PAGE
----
The Hoosiers didn't give up the lead. Ali Patberg got a steal. Aleksa Gulbe knocked down two free throws to put the Hoosiers up by four. Princeton threw in a 3-pointer as time expired. But Indiana won the game. The final score: Indiana 56, Princeton 55. For the second consecutive season, Indiana has advanced to the Sweet Sixteen. There were many key contributors for Indiana. Mackenzie Holmes and Nicole Cardaño-Hillary each scored in double figures. Chloe Moore-McNeil had eight points off the bench. But Berger had a game-high 15 points on 7-for-14 from the field, along with seven rebounds. And she had that crucial basket to put Indiana up and help the Hoosiers move on.
“Grace does what Grace does,” Moren said.
This is Berger’s fourth season with the IU program. But years before now, back when Moren was recruiting Berger out of Sacred Heart High School in Louisville, Kentucky, the coach saw something special. Berger scored more than 1,800 points in her prep career and was a finalist for Miss Kentucky Basketball in 2018. Moren marveled at her ball handling.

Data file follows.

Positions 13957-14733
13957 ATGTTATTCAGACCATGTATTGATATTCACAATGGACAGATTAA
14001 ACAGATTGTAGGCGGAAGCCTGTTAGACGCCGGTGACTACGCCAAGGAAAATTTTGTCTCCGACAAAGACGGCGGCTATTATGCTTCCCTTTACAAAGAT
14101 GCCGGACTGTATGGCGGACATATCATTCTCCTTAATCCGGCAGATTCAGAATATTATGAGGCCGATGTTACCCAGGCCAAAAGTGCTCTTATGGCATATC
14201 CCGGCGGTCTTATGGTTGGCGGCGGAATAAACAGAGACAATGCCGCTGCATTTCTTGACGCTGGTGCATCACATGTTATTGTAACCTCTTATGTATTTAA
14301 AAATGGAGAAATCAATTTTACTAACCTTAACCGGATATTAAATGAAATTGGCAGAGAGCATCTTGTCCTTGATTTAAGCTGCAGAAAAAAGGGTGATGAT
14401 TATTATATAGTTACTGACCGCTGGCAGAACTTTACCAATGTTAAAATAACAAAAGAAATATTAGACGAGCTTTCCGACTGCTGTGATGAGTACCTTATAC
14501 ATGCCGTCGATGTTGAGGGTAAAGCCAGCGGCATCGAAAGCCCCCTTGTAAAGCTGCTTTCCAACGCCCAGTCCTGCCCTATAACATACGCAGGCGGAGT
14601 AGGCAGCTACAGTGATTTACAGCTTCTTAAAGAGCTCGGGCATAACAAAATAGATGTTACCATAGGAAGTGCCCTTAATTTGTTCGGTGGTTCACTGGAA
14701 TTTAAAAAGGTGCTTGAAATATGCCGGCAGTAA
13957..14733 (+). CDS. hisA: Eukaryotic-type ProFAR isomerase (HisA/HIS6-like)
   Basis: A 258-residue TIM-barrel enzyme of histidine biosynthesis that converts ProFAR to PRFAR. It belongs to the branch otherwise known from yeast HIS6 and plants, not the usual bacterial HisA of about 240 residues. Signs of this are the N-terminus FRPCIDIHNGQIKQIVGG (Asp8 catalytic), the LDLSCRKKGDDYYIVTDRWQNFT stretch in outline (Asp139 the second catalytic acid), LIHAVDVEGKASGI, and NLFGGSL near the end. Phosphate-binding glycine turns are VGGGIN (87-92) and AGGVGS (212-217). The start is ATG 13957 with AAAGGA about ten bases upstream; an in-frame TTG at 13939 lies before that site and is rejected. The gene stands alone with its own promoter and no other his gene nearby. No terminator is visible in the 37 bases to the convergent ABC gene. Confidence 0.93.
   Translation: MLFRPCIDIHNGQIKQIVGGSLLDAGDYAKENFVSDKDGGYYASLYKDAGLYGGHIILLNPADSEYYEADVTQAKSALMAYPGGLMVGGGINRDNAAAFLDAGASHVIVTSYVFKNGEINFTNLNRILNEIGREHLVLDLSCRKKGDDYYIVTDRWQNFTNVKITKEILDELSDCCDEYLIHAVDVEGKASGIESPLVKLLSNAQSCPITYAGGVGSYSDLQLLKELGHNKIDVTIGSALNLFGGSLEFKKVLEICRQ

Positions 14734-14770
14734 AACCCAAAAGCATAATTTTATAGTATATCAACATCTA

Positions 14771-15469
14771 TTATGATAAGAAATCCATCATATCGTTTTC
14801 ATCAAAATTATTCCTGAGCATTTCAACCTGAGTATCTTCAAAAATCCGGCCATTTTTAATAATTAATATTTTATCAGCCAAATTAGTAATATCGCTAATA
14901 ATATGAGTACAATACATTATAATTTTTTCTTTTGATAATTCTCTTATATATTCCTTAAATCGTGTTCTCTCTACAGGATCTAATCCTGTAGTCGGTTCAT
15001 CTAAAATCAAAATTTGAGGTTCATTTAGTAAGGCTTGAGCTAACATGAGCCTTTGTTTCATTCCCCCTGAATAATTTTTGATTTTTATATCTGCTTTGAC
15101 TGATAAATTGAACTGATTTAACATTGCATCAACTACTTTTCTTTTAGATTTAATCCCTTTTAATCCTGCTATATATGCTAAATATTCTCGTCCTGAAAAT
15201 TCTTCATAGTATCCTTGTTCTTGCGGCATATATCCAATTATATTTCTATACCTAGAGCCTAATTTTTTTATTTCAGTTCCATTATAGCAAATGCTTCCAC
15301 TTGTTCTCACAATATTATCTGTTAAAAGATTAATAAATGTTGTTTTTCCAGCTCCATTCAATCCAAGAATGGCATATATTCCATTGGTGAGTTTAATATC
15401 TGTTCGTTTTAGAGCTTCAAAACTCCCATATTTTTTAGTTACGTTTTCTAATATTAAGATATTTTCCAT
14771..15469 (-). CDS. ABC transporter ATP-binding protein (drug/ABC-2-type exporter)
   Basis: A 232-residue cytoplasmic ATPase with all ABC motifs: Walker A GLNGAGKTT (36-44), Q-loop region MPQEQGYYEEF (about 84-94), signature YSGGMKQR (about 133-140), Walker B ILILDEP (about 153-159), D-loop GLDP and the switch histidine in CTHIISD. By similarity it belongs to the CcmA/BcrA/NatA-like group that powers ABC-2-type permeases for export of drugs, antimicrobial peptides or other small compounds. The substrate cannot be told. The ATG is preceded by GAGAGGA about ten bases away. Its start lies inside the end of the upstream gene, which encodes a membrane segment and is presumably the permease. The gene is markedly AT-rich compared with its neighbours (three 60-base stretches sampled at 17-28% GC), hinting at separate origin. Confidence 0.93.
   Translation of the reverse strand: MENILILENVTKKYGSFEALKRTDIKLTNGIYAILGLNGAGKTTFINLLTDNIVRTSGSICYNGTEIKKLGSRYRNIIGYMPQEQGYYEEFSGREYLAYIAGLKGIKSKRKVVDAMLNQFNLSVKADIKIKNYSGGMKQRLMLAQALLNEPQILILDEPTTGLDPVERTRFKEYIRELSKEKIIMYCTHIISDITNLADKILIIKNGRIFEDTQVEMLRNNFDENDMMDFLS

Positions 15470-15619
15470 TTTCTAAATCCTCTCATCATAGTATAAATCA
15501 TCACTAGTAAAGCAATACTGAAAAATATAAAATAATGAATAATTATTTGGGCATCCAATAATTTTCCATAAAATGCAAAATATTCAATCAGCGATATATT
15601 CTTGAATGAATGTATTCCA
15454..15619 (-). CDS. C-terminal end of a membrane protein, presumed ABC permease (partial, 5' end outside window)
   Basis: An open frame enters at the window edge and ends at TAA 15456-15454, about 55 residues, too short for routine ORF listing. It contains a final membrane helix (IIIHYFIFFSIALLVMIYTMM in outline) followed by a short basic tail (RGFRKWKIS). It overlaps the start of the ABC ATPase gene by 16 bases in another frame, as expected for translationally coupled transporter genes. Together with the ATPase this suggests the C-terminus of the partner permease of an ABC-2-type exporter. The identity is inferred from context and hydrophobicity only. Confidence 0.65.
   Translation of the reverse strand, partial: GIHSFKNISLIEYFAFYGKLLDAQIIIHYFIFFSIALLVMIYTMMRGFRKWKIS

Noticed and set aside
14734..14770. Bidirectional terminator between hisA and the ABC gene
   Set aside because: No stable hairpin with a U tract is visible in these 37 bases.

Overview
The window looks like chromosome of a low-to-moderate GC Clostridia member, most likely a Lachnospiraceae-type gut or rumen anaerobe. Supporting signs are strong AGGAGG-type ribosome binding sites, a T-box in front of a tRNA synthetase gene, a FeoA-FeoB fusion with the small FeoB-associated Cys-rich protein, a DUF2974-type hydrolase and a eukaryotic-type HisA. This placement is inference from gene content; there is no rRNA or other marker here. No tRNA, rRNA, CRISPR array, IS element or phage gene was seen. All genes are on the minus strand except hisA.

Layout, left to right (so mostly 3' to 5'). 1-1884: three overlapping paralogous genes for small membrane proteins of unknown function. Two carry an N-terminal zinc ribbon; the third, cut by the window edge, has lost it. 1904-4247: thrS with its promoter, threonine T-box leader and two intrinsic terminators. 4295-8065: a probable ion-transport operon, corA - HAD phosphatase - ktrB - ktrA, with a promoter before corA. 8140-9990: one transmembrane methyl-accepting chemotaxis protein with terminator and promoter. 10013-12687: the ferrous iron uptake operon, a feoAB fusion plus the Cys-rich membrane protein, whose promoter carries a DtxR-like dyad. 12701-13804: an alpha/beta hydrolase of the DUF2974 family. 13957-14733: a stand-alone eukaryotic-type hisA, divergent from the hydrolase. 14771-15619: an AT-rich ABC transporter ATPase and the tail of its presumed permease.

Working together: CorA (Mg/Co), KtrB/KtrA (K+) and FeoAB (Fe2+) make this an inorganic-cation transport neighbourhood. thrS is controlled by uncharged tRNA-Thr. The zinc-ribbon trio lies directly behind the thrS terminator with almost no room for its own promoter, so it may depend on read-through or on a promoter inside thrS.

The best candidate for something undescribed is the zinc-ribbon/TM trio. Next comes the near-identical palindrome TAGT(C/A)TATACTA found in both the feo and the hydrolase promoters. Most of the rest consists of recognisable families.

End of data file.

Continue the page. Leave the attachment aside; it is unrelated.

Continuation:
“Watching her in a practice, the thing that jumps off is just how exceptional she is with her ball handling and the ball in her hands,” Moren said. “I mean, I remember sitting there thinking, she dribbles the ball way better than any guy that I have right now on my roster. Again, credit her. She's a worker, and she's in the gym constantly trying to get better.”
Berger began her IU career in the 2018-19 season. She made four starts as a freshman, which became 30 starts as a sophomore. By last season, she was averaging 15.4 points per game and led the nation in triple-doubles with three. Success of the program grew as Berger’s career went on. Indiana made the Round of 32 her freshman season. The NCAA Tournament was canceled her sophomore season. Then last season, Indiana made a run to the Elite Eight.